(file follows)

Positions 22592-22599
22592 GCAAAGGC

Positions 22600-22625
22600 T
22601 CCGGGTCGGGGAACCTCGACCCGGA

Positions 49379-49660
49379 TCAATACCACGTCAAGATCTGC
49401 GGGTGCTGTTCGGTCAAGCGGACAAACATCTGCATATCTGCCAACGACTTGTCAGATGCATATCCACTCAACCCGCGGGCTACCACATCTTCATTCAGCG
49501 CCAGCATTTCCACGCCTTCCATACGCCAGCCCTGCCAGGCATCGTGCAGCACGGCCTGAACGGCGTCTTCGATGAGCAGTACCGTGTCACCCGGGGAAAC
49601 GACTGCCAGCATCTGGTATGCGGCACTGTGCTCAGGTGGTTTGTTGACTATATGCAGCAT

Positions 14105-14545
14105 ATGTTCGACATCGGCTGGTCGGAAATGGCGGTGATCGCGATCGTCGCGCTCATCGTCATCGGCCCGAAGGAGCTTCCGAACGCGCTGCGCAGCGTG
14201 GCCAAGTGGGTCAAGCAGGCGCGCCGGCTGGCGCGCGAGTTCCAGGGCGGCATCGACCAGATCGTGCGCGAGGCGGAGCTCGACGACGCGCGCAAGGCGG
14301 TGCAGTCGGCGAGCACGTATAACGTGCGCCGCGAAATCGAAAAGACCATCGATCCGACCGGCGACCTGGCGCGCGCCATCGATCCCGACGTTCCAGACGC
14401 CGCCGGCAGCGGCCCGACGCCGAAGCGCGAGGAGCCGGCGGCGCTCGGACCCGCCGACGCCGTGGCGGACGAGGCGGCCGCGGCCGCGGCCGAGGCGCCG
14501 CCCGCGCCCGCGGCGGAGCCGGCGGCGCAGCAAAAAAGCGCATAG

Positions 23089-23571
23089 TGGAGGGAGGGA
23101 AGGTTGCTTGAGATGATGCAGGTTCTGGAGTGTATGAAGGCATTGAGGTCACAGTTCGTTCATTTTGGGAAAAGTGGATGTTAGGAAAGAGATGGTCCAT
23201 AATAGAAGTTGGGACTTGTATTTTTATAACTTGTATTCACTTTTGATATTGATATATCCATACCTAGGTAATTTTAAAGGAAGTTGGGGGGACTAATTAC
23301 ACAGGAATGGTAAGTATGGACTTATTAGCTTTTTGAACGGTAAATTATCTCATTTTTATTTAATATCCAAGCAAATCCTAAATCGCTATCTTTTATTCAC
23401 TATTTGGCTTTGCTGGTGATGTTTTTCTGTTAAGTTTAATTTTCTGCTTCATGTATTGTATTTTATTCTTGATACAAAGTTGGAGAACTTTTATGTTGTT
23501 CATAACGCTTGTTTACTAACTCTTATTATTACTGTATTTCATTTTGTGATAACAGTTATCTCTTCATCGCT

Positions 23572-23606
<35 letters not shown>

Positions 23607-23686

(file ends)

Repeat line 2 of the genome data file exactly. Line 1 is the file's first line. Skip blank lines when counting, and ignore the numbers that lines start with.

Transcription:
22592 GCAAAGGC